In an era of a globalized, massification of taste, Joanne Burke creates Art. Wearable Art. Her work, makes our brains tickle and our hearts skip a beat. Looking at her work is like stepping into a magic time portal, which directly sends us to ancient realms populated by gods and goddesses, mysterious creatures and mythological symbols. And Beauty. We are able to see Beauty and craftsmanship in every detail. And humour. Because intelligence and humour go hand in hand. The penis ring, the boob ring, the sacred and ancient phallic and fertility connotations, see light again, unpretentiously in this industrialized , mechanical and banal sex era.
While some people post on Instagram more or less crooked photos of undifferentiated trash and this season's shoes, Joanne Burke posts Art. Photos of nuns in Rome wearing inspiring colour schemes of black and washed out blue, ancient civilizations ruins, funny Medieval painting details, and the jewels designed by her. Joanne Burke just makes all of us want to move to Rome, wear antique Romanian blouses and remain indifferent to modern world maladies.
Please tell us a little about your background.
At this moment, a chalky white wall with a tall leafy plant leaning towards me, as if to whisper me something....3 masks hanging- one a paper mache Egyptian face made by a child, one of an Indian goddess supposedly stolen from a temple in India and the other, my favourite, of an ugly old lady. A string of seashells from Tasmania hanging from a blue candle. A white piano scattered with corals, pearls and shells I've collected and a ceramic girl riding a fish ornament i bought with me from America that is very important and special to me.
Your work reflects a very intricate, intimate and artistic world; filled with ancient symbols and almost ritualistic codes. Where does your inspiration come from?
From the need to find a better way of understanding and communicating my feeling to myself and others. I've created my own 'code' as you say, as a way to manage my own reality instead of trying to adapt to usual existing codes, that just don't fit me at all.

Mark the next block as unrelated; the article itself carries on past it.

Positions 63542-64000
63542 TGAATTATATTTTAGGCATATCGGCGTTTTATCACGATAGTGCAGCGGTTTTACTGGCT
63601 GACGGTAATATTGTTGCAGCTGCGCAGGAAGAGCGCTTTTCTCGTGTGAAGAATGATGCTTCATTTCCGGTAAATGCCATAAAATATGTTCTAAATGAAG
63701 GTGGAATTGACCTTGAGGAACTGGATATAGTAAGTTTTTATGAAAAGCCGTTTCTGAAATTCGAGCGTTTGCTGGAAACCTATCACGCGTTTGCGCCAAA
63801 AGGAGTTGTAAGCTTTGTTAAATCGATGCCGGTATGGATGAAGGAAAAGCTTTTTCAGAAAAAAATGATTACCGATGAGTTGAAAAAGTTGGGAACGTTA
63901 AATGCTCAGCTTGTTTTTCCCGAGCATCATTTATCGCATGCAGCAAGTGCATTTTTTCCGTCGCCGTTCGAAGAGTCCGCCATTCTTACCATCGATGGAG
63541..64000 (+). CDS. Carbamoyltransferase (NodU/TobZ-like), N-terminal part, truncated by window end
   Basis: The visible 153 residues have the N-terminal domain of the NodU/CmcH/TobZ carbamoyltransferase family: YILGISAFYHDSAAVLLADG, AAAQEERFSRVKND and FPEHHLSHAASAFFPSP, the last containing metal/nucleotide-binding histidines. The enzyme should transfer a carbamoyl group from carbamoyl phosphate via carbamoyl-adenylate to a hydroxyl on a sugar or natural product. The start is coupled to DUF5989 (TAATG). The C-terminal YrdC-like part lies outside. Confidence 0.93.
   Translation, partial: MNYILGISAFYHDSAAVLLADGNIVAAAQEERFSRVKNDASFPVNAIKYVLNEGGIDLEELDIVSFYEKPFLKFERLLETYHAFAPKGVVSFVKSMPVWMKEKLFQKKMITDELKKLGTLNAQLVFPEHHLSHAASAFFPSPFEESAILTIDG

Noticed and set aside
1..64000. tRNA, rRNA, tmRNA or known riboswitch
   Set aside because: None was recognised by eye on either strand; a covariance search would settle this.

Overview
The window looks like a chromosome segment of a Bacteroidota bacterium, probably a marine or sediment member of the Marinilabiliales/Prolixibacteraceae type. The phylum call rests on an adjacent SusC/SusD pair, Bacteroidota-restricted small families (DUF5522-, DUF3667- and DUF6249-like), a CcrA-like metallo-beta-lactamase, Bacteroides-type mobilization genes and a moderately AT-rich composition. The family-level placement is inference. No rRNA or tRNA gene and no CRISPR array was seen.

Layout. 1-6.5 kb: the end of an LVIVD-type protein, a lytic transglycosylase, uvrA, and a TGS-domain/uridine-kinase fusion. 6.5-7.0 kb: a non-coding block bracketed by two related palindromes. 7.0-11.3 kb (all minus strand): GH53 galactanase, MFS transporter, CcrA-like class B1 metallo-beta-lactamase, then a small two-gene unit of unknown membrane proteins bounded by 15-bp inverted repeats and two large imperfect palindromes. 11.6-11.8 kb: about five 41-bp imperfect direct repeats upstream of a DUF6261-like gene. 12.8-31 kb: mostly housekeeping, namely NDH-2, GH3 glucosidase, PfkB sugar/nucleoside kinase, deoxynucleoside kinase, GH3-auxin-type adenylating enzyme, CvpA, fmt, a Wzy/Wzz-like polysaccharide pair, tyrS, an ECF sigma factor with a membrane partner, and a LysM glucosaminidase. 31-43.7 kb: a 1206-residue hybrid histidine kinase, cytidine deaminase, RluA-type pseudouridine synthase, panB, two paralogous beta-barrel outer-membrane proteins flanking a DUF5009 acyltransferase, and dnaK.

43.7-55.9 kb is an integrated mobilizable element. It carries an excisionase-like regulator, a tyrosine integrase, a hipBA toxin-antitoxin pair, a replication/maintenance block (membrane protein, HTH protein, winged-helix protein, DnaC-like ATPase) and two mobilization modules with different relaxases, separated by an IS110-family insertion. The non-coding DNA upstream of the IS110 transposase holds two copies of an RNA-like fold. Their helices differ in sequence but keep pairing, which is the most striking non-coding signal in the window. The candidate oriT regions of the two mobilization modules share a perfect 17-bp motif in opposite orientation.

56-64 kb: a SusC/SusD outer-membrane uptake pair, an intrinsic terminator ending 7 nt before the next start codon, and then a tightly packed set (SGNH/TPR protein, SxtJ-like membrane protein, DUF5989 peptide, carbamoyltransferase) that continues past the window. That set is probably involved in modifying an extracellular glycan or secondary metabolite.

What was your first fashionable memory?
Wearing a tiny pair of engraved brass Aladdin shoe ornaments from my grandmothers fireplace decoration and being so upset to visit for the weekend and find that my feet had grown too big to wear them anymore. Also, drawing my dream outfits of faux-fur vagina skirts, plastic sunglasses bras with nipple eyes and shoes with alive and dead fish inside the heels when i was 8 or 9.
What are your favourite things about living in Rome?
The expected and unexpected visions awaiting you around every corner....
I know you have studied dance. What is your favourite piece?
Martha Graham-Night Journey (1947).
Germany born Julia Breiter moved to Barcelona, and started to run her small. vintage shop, where she occasionally would also sell upcycled vintage garments. That was the beginning of Über den Wolken, Over the Clouds, as we know these days.
Crista Leonard was born in England, grew up in Andorra and is now Barcelona based. Crista shoots for a range of brands and is also Co Editor in Chief of lifestyle publication Philistine magazine.
Julia's 90s references, nordic lagenlook reinventions, uncomplicated and functional styles, signature palettes and clever fabric choices proudly and quietly stand as a detour from the predominant fashion aggressions that seem to overpopulate the media. Beautiful linen and cotton mixes separates bring the perfect Mediterranean minimalism to a Summer's wardrobe, ready to unfold the Atlantic mysteries, here captured by Crista Leonard
We take a moment to look at details. People tend to walk too fast. Living too fast. Talking too much nonsense. With slow hands we touch a shadow play projected on a concrete wall. We take time to observe the architectural details of arum lilies. This feels as good as when a cute child smiles at you in the subway, while you're carrying groceries. As good as when you see an interesting building or as good as when you find yourself in a big, open field. The air is fresh. Feels good.
We look at how perfect a slice of orange really is. We tremble on the inside when we look at the apartment of Richard Gere in American Gigolo. We don't care about the plot, but did you see that vase?
We like our coffee in a cardboard colour. Coffee. Milk. No sugar. Cardboard colour. Is it wrong that we like seductive atmospheres so much?